Mortgage rates showed little movement to start the year, according to the latest data released by Freddie Mac.

The 30-year fixed-rate average fell slightly to 3.34 percent with an average 0.7 point decline. It was down from 3.35 percent a week ago and 3.91 percent a year ago. The 30-year fixed rate has averaged less than 3.5 percent the past 15 weeks. The all-time low was 3.31 percent set Nov. 21.

The 15-year fixed-rate average dropped to 2.64 percent with an average 0.7 point. It was down from 2.65 percent a week ago and 3.23 percent a year ago. The 15-year fixed-rate average has remained below the five-year adjustable rate mortgage average since Oct. 4.

Hybrid adjustable-rate mortgages climbed slightly. The five-year ARM went up to 2.71 percent with an average 0.6 point. It was 2.70 percent a week ago.

The one-year ARM rose to 2.57 percent with an average 0.4 point, up from last week when it was 2.56 percent.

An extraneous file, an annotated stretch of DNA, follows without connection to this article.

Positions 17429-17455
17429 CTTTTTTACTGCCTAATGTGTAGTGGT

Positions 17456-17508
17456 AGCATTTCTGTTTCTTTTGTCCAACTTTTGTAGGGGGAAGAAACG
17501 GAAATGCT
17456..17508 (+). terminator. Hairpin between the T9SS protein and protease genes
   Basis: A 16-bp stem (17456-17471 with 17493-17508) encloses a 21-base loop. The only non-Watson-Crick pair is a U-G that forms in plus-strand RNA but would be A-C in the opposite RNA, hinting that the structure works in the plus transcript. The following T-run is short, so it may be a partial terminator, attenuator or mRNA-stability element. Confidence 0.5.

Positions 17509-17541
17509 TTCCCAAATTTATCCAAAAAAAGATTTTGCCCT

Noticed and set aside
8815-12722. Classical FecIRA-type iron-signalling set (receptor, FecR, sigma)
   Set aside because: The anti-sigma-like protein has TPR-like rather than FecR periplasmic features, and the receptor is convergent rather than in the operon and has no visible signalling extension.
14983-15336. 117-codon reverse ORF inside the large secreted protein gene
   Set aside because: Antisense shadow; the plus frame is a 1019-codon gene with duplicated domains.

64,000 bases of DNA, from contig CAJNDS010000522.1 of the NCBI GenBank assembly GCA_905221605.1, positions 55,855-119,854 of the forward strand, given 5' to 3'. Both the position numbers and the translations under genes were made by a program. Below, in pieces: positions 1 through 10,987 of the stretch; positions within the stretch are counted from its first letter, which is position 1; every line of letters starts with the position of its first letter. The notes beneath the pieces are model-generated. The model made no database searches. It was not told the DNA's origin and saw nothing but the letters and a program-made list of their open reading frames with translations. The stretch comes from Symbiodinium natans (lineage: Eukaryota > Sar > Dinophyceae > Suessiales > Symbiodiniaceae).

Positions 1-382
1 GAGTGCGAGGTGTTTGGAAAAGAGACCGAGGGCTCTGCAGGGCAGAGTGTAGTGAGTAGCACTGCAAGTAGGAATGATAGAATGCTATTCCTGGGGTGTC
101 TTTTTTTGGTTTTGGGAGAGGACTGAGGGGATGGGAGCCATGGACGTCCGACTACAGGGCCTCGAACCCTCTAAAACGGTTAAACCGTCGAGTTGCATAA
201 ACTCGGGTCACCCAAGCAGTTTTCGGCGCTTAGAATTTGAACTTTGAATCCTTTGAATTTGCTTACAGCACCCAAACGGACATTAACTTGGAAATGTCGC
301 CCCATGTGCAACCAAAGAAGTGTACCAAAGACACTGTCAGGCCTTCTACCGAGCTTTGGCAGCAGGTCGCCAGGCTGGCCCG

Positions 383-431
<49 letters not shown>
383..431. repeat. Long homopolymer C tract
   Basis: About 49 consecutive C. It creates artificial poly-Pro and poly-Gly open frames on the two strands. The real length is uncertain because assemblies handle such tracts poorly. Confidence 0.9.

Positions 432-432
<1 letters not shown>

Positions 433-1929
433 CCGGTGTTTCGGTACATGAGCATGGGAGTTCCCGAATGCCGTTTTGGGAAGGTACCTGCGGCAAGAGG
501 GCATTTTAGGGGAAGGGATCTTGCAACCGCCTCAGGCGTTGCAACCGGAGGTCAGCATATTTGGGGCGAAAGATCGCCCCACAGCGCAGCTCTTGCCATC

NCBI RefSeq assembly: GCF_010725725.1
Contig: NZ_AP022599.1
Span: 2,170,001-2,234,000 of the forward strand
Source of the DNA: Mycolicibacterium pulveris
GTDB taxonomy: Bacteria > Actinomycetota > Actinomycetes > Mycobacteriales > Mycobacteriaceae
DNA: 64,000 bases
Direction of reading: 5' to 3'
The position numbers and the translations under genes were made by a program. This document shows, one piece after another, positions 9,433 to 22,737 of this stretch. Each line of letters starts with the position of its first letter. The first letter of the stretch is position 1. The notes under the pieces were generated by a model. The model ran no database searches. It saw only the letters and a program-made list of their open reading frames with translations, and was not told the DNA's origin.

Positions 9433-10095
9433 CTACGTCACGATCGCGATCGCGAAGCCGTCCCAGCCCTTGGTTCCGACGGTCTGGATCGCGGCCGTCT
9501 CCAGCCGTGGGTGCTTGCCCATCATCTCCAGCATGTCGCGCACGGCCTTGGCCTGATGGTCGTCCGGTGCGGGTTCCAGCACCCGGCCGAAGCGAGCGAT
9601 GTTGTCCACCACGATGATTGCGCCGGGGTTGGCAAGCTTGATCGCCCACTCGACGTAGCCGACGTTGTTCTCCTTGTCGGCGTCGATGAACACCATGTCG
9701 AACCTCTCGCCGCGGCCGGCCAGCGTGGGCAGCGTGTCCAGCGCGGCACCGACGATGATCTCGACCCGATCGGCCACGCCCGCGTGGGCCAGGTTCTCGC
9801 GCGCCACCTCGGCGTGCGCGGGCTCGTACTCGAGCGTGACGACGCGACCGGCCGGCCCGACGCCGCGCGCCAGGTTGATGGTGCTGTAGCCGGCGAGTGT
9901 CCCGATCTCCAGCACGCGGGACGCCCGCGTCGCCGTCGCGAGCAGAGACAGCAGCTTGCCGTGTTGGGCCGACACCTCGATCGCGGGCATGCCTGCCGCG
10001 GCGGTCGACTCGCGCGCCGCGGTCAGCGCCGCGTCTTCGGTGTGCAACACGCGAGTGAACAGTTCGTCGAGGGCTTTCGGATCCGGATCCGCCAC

“Mortgage rates started the year near record lows which should continue to aid the ongoing housing recovery,” Frank E. Nothaft, Freddie Mac vice president and chief economist, said in a statement. “New home sales rose in November to a two-year high and were up 15.3 percent from the previous November. Similarly, pending sales on existing homes increased for the third month in November to the strongest pace since April 2010.”

Meanwhile, because of the holidays, mortgage applications fell off sharply during the final two weeks of the year, according to the Mortgage Bankers Association.

The Market Composite Index, a measure of loan application volume, was down 21.6 percent from the week ending Dec. 14. The Refinance Index plummeted 23.3 percent, while the Purchase Index decreased 14.8 percent.

The refinance share of mortgage activity dropped to 82 percent of total applications.